Most of my mashups are one song versus another. There are a few exceptions. This was going to be a challenge to stick as many tracks in to three minutes as I could, using as much Slayer as possible, and have it in three identifiable movements.

An early breakthrough was switching to the closing music for Babar by Czech-Canadian composer Milan Kymlicka. The jolly bridge in the piece made me think of Handel, maybe even Chopin, and was easy to set to Dave Lombardo's less-aggressive drum work on Behind The Crooked Cross. (As an aside, I was determined to use tracks from South Of Heaven because I have something special brewing with Reign In Blood. Originally, I was keen to use Spill The Blood but that just never took off.) 

As another aside, I actually had to slow down Kymlicka's theme tune to fit Slayer. I guess the 180bpm days were over for them by '86.

The first idea was to use this Babar-Slayer mini-mashup as a juxtaposition segueing from one use of Satyagraha to another. As it was, Mrs IronicHide overheard it and thought it was 'horrible circus music', prompting me to think of it as the entrance music for Kali Babar plus entourage; a cute fascist march to the arena. Plus, sticking it at the start meant I could have Slayer mini-mashups opening and closing the whole thing with the original Stone Roses / Philip Glass mashup as the meat in my sandwich of oral buggeration.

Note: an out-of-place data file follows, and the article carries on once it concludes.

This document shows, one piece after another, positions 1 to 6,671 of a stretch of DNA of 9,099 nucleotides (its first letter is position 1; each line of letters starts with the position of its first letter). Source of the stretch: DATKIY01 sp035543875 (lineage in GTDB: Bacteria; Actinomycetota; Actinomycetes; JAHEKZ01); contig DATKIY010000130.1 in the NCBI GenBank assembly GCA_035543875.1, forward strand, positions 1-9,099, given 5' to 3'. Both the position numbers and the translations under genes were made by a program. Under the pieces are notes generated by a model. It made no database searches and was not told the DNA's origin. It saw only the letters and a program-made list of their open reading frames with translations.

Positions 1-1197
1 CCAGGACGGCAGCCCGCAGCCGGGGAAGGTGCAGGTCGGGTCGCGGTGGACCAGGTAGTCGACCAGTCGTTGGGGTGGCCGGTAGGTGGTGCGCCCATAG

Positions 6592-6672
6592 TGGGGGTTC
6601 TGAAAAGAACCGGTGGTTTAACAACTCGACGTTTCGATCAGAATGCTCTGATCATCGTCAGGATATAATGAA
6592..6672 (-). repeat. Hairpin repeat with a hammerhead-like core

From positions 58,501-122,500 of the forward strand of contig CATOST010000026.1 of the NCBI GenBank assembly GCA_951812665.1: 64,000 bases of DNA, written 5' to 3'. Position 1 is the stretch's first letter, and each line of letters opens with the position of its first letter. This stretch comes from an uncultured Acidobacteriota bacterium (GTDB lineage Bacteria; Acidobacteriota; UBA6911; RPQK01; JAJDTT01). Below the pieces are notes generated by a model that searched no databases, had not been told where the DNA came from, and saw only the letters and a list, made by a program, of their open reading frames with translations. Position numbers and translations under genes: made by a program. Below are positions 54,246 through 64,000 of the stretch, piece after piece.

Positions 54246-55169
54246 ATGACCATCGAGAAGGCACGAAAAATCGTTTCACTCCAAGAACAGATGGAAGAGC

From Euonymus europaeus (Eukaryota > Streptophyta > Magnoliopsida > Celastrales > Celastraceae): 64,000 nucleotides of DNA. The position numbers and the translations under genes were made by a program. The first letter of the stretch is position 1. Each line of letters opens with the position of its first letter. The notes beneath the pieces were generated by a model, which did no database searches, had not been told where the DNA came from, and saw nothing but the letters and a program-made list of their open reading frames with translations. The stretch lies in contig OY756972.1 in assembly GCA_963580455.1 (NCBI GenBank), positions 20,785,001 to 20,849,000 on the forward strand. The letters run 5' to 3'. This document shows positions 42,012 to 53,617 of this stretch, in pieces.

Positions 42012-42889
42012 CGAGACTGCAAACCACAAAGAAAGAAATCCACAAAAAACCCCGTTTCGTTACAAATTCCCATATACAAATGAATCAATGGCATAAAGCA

Still, for all I, the Major, and now you, know about subcontinental opera, the mashup needed more India in it. I knew I wouldn't be able to crowbar in an entire track but I wanted more than a token swirl of sitar or reverb-heavy girl-on-mountain-top refrain. Pyar Karne Wale (from the 1983 Mukta Arts movie Hero) gave me several good breaks on tabla and drums that I sped up by 63% to fit Glass' work. They also sound awesome that fast and I had them on loop while getting some other work done. I also recommend speeding up the Pet Shop Boys and Faith No More by about 20% for all their tracks. It's intense.

I could then use these breaks as glue for the three parts though, for once, none of them are actually covering any shortcomings in the other tracks on display. 

I've mentioned before how some mashups are no more than a handful of channels in a single audio session, while some run to extremes, kept in two or three separate sessions. This thing was at least five sessions, all of which (except Babar / Slayer) were running an average dozen channels. That cry of 'Slaaayyyyeeeerrrrrr' (by this guy, who has taught me what Slayer love really is) just before the two-minute mark is seven stereo channels alone.

Sticking the thing together wasn't too hard, the last part was trimmed at the start to fit better (unfortunately losing the distorted synth tune from Pyar Karne Wale) and two more Slayer fan quotes bookended the whole thing. There you have it. Slayer perform an opera about Babar in two and a half minutes in three movements: Entrance, Confrontation, Sacrifice.